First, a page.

Artificial Window

Be warned, this is a long page with a lot of images.

Status: Complete

A friend of mine recently linked me to a video describing how to create an artificial window from an old/damaged monitor or screen. Since I have issues with SAD, I figured it would be a good thing to have in the winter, so I decided to attempt to make one for myself. The original video is viewable on YouTube and is also embedded below:

Starting Out

At the time I started this project, I had two monitors that I didn't use. One an old 3d monitor and the other a newer, regular monitor. Since my parents wanted either one (they wanted any monitor with HDMI) I decided to take apart the brighter 3d monitor for this.

Unfortunately, taking the monitor apart wasn't as simple as I was hoping. I unscrewed everything I could but still the frame didn't come off. After looking around on youtube for a bit, I found a video that suggested using a towel or similar to force it off:

Taking apart the monitor

After about an hour, I had a bare monitor:


And it didn't take too much longer to remove all the extra electronics, so that I was left with just the backlight. The backlight frame was actually pretty nice, and I initially wanted to use this as the frame, but in the end there wasn't enough space to do so.

Just the backlight

Decisions, decisions

So now that I had the bare backlight, I had to make some decisions. I initially wanted to use the lights that came with the monitor, as they were very bright CFLs, but after a bit of research I eventually decided that it would be too much work to safely power them. It doesn't help that I'm not a fan of AC or high voltage electronics 😅
After buying some USB-powered LED strip lights from ebay, I tried attaching them to the original frame, and it was at this point that I decided that I would have to make my own. Unfortunately, the original frame just didn't have enough space to attach the LEDs.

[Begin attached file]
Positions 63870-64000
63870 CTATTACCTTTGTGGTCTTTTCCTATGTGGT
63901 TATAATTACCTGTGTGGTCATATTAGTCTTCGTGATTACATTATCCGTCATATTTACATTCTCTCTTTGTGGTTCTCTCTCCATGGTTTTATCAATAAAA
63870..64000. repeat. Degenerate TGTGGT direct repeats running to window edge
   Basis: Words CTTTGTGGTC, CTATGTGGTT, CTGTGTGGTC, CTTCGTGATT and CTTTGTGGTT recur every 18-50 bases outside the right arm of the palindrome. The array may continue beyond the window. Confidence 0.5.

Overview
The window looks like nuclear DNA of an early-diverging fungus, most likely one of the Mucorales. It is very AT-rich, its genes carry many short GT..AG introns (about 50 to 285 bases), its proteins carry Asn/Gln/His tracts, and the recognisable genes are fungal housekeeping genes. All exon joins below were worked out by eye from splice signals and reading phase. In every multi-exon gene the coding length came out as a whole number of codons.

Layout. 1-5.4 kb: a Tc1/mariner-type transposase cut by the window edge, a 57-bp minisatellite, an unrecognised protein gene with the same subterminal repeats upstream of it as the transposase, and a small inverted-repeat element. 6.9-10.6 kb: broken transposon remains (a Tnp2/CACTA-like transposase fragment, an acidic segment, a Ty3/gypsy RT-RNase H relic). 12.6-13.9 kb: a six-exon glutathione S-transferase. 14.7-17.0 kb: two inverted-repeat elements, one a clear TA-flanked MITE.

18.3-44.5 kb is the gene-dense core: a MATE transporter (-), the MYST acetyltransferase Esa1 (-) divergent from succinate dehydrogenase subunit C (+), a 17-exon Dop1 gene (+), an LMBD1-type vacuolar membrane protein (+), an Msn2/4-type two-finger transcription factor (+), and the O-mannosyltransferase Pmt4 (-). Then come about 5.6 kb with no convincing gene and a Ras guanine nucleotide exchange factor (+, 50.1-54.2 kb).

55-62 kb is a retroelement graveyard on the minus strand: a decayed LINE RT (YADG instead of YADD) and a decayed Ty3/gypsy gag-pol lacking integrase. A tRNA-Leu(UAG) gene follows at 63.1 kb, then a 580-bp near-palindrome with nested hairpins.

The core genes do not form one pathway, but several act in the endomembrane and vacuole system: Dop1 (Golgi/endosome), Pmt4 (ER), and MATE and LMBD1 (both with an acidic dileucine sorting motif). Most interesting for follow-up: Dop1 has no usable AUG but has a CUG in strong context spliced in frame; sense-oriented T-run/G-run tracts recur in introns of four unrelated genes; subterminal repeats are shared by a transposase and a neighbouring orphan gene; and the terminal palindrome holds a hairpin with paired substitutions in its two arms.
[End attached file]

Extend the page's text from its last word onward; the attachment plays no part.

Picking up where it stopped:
Now, for those of you that know me, you're probably aware that I'm not the most handy person you'll ever meet. I can solder and work with simple electronics, I'm good with a screwdriver, but that's about it. So building a custom frame for this was a bit of a daunting prospect. So... I put it off. For quite a while. Eventually my dad offered to help, so it was off to B&Q for some wood!

Cutting the pieces Lined up

So my dad and I cut some edging we got from B&Q, and made it vaguely frame-shaped. It took an afternoon but we got it assembled and glued together, as well cutting an acrylic layer to size to protect the fresnel lens and diffusion layer. Pretty soon, it looked like everything was coming together!

Acrylic! All put together, at home


But, of course, at this point the project is just some fancy plastic, some wood, and more plastic. No electronics whatsoever. So it's finally time to start putting the LEDs in! This new frame was far easier to attach the LEDs to, and for simplicity I ended up using two end pieces (with a USB plug already attached) - less efficient as it means that I ended up wasting far more of the strips, but way easier.

LEDs stuck to the frame More LEDs on frame

This was around about when I realised that I should take more care about the orientation of things before attaching them. I initially stuck down the fresnel lens with double-sided tape...

Lit for the first time

But as it turns out, I'd put the fresnel lens on backwards! When I swapped it around the results were much better:

With the fresnel lens correctly positioned

Unfortunately, the individual LEDs were still quite visible. After some investigation, I concluded that the reason for this was simply that there was a lot of space and therefore light leakage between the final layer of the backlight and the LEDs that were stuck to the top and bottom of the frame. So I attached some electrical tape around the edges to minimise this:

Electrical tape! Fully taped down

Finally, I switched the system from powering via USB to powering via a simple 5V 2A mains PSU from ebay. The one I got was intended for CCTV cameras and used a standard 2.1mm barrel jack - nothing special, but much more suitable for powering this contraption than two USB plugs.

Barrel jack power!

Finishing off

Now that all the electronics was done, it was finally time to apply the finishing touches. Polyfilla and varnish for the frame, gluing and taping everything down, and then adding a backplate and frame mount so that I can hang it from the wall. Back to my dad's!